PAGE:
H. wanted to go to the store to get another chick, and we decided that was a good idea. We ended up coming home with three more last weekend, so we now have 5. They seem to be much happier as a bigger flock. I was worried about disease, since we had one die, so I totally cleaned their brooder before introducing the new ones. It’s been a week now and they are all doing really well. Growing, getting feathers in, very active, a few are practicing using their wings. We have one of the following:  polish (I forget which color body and crest, white or black), Amber white, Australorp, Langshan, gold laced Wyandotte.


I snapped this picture of them all sleeping.

I realize most of my pictures on this blog are chicken pictures. It is just the way it is. I don’t tend to take many photos, and I feel so conflicted with posting photos of my kids. Still on the fence about that. And the chickens are so photo-worthy. They are my little pets. Having chickens has really been positive for my own little brood.

In other non-chicken related news. Ahem. We had a full week. Made great progress in math. Business math is good stuff for I. because he can really see the relevance to real life and he enjoys that. We had a fun morning doing geometry drawings together, too.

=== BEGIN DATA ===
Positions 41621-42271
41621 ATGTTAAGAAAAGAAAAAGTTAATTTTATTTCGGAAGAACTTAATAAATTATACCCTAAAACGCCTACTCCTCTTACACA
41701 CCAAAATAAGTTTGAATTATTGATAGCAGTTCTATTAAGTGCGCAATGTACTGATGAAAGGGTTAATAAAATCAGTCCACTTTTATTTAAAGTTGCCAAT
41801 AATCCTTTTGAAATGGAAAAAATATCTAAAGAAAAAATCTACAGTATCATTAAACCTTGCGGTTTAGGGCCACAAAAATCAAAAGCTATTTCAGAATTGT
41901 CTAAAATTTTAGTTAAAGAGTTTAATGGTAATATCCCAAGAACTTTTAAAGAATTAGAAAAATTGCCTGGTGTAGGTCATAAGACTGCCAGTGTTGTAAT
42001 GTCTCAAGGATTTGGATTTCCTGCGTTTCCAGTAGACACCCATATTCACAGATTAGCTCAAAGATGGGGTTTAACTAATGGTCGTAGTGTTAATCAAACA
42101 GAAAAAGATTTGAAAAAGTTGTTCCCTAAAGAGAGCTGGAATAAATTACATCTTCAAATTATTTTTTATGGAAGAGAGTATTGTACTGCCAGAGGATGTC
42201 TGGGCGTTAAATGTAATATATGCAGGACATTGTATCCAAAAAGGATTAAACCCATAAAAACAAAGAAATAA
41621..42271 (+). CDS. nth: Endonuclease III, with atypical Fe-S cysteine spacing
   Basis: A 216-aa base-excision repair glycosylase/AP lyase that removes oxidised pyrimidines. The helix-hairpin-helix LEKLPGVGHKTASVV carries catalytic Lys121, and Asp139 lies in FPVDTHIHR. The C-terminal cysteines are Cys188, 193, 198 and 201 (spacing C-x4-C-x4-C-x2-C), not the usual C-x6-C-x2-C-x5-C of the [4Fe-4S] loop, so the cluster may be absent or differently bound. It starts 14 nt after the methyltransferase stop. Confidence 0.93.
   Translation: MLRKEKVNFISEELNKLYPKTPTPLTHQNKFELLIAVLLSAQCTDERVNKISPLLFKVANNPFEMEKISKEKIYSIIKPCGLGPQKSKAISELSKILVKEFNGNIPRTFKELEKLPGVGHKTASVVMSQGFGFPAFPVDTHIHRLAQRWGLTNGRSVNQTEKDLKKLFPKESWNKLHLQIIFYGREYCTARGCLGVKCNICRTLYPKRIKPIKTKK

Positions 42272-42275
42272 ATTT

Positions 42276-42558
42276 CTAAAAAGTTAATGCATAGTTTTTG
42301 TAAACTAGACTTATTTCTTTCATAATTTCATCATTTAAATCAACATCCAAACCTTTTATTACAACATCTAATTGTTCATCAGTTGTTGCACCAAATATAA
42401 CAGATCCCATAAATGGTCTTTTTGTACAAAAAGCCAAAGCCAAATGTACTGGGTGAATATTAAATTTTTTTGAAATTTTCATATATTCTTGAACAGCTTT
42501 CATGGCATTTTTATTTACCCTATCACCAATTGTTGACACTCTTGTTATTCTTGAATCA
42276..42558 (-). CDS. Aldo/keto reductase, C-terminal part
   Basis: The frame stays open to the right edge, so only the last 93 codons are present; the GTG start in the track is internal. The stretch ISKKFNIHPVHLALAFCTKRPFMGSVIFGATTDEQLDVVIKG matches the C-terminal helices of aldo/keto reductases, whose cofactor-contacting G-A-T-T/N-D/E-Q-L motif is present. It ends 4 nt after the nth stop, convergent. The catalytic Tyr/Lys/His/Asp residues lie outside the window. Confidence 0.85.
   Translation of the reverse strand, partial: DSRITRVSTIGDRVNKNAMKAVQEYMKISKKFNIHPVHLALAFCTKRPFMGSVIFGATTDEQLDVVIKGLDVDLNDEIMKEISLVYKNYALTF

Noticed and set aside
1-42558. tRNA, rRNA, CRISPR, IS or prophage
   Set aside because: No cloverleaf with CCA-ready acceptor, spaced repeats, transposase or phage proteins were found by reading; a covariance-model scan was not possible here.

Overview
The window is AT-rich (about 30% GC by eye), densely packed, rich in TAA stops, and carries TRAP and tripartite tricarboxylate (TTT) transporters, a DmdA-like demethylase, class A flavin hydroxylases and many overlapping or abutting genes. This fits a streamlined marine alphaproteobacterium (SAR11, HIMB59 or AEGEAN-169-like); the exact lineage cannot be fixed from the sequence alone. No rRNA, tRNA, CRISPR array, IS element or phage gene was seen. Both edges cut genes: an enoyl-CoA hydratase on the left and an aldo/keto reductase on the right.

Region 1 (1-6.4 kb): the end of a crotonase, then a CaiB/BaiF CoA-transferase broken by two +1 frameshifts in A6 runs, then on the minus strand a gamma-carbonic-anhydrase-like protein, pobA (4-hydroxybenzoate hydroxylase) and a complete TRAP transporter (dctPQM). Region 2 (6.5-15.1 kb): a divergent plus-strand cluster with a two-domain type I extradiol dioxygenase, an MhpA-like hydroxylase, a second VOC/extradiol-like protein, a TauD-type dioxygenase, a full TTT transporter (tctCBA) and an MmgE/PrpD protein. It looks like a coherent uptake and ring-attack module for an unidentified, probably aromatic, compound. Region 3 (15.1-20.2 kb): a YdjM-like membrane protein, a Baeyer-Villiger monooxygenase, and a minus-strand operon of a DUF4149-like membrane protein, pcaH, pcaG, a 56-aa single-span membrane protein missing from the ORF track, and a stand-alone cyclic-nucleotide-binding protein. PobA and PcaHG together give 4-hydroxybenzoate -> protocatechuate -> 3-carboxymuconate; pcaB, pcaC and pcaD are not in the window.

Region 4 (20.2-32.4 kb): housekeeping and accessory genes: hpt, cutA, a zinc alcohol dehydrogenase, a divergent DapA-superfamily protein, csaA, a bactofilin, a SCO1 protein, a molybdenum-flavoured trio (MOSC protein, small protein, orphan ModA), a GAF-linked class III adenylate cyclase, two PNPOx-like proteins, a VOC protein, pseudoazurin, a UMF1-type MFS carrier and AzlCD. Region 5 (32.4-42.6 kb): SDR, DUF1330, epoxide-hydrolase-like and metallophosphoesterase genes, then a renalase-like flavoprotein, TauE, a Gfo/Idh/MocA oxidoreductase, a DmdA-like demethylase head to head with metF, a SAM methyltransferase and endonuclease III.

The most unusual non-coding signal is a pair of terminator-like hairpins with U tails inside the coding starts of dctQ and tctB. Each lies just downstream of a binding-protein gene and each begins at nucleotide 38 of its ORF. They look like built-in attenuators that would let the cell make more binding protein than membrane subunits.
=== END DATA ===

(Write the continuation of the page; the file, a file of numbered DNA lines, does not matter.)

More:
A speech therapist came over this week. (Yes, they do only home visits! Love that!) I. asked to see one, as he has struggled always with pronouncing his L and I’ve always left it up to him to seek outside help or not. A few months ago, in tears, he said he wanted to see a speech therapist. I knew it was becoming something he felt self-conscious about, even though it wasn’t that severe. Anyhow, it was uneventful. Turns out she has chickens too and they talked chickens and played some games. She then said she doesn’t hear any problem and thinks it’s just fine. Fact is, this past month, it has been sounding better and I know he’s been really practicing on his own. For a moment, I figured that I’d wasted money paying for a visit. But, as soon as she left, I. says to me that that was what he needed, affirmation for a professional that he talks just fine. So, money well spent.

We headed out to the forest today for a hike. Last week while reading a most excellent little book to the two younger ones, H. tells me that he’s never been in a forest wilderness. I know this isn’t technically true. But if this is his perception then, whoa. I need to make some changes! So, I planned for today to be a forest day. We went and hiked in some old growth forest with two waterfalls and it was fantastic. So peaceful. We were the only ones there.  I didn’t have a camera, so no photos. A few miles away from the trailhead, the road goes through clear-cutting. That was heartbreaking and felt very heavy to drive through. Usually, I just see the clear-cutting from a distance. This was on a long winding road through a ton of clear-cutting everywhere we looked. It felt like a crime scene, very heavy and hurt. Sigh.

I have more blog posts brewing on non-school related topics. Though chickens may appear. But for now, I’ll just leave you with this photo of our hens sunning themselves.